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A Roman ring, found in a farmer’s field (presumably part of what was once the Roman town Calleva Atrebatum) near Silchester, Hampshire in 1785 in some unknown manner wound up preserved in the library of The Vyne, a stately 16th century home belonging (until 1958, damn Socialism!) to the Chute family.

The ring bears an image of Venus and a Latin inscription. That inscription apparently connects the ring to a Latin curse tablet found by Sir Mortimer Wheeler in an excavation of a temple complex associate with the god Nodens at Lydney Park in Gloucestershire.

The lead curse tablet read:


For the god Nodens. Silvianus has lost a ring and has donated one-half [its worth] to Nodens. Among those named Senicianus permit no good-health until it is returned to the temple of Nodens.

Sir Mortimer Wheeler in 1929 apparently consulted with J.R.R. Tolkien at Oxford about the natural hypothesis that the Silchester ring, with the inscription “SENI???”, might be the very same ring Silvianus had lost.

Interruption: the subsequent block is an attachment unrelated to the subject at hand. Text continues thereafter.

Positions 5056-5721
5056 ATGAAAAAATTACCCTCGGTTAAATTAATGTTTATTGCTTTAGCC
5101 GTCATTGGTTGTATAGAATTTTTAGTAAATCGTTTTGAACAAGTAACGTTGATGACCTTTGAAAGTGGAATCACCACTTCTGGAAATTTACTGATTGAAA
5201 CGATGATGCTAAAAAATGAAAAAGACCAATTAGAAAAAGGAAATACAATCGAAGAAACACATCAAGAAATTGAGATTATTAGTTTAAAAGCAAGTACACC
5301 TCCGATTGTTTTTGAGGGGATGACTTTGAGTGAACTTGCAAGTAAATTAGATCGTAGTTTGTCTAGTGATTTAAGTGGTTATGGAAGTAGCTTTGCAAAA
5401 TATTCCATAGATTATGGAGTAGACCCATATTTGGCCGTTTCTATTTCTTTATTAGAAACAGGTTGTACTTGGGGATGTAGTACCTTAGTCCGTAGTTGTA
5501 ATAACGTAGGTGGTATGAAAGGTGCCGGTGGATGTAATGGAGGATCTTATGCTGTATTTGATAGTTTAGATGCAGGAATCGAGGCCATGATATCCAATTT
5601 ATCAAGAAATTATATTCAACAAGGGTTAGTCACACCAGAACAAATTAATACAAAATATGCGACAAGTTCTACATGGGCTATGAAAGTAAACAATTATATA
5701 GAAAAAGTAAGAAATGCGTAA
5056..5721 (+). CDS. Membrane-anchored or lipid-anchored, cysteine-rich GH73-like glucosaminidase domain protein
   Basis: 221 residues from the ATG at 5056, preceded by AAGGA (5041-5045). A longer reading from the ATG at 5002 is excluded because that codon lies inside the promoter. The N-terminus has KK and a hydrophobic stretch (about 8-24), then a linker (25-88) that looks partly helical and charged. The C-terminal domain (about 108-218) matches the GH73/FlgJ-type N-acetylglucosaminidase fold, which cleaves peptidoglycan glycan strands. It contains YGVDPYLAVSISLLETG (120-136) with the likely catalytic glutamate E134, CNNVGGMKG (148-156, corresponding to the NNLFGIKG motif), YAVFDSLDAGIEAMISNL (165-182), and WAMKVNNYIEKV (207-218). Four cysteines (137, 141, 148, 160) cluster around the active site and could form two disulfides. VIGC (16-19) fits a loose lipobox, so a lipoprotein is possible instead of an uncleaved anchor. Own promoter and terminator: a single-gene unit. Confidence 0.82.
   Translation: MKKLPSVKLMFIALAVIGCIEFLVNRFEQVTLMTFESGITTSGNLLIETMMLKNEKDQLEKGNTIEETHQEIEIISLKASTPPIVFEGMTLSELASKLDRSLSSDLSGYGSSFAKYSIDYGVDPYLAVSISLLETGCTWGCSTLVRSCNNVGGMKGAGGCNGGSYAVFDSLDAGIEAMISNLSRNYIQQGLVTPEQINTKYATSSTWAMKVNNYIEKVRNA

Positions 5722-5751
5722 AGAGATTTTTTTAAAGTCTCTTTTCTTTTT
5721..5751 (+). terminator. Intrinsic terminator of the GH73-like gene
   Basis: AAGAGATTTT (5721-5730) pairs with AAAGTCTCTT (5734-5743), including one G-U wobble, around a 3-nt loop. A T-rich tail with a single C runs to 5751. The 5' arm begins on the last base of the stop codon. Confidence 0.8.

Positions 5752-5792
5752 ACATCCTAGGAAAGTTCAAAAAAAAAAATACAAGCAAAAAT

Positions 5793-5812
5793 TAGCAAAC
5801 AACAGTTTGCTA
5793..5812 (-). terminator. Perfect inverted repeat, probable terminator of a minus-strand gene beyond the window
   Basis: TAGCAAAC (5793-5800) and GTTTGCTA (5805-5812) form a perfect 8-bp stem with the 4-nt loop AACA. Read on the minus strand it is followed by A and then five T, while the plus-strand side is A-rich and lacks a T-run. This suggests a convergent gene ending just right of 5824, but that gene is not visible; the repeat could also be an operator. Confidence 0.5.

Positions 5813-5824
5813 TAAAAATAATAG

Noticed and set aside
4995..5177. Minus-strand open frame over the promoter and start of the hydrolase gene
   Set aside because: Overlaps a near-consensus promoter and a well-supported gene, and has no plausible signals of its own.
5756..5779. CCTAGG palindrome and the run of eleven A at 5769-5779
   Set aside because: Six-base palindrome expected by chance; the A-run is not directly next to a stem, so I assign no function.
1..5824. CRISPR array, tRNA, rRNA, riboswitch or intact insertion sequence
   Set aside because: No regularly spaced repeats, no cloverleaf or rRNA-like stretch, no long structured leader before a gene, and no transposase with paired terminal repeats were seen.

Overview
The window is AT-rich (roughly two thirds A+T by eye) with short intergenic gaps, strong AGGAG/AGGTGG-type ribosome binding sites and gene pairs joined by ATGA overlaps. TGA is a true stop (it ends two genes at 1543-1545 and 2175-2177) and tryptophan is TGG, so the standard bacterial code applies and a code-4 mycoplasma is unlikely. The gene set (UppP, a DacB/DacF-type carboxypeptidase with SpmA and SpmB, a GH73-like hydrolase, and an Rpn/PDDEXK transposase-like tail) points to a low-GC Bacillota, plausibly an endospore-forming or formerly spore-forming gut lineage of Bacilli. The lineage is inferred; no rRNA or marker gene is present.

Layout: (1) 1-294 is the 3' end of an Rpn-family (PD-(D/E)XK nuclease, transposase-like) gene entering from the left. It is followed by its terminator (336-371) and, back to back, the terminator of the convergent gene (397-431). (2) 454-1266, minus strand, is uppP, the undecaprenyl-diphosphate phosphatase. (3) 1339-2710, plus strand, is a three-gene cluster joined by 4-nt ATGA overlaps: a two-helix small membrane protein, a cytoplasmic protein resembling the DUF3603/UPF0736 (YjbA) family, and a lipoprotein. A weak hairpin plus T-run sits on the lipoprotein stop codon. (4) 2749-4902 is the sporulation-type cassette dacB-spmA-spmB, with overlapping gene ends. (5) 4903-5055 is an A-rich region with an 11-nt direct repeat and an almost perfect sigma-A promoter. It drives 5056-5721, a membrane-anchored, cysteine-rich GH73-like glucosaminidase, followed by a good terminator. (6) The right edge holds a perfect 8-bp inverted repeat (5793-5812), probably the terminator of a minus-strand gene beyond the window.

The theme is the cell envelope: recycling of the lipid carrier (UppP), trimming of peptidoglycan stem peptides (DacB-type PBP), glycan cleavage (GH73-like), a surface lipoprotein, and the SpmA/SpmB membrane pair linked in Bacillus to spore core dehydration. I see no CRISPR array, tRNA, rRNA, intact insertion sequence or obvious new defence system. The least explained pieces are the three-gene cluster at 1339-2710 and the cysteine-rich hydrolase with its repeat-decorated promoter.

Tolkien took an interest in the matter, visited the Gloucestershire temple complex several times, and made a point of looking into the etymology of the name of the god Nodens.

It is believed today that it was this real world story of a lost, and very improbably rediscovered, gold ring, bearing an inscription, and weighted with a curse that may very well have been the inspiration of the One Ring featured in The Hobbit which appeared in 1937.

In any event, the Silchester ring is now being put on display by the combined efforts of the Tolkien Society and the National Trust in a newly-established “Ring Room” in The Vyne.

BBC story

The Register

National Trust page

04 Mar 2013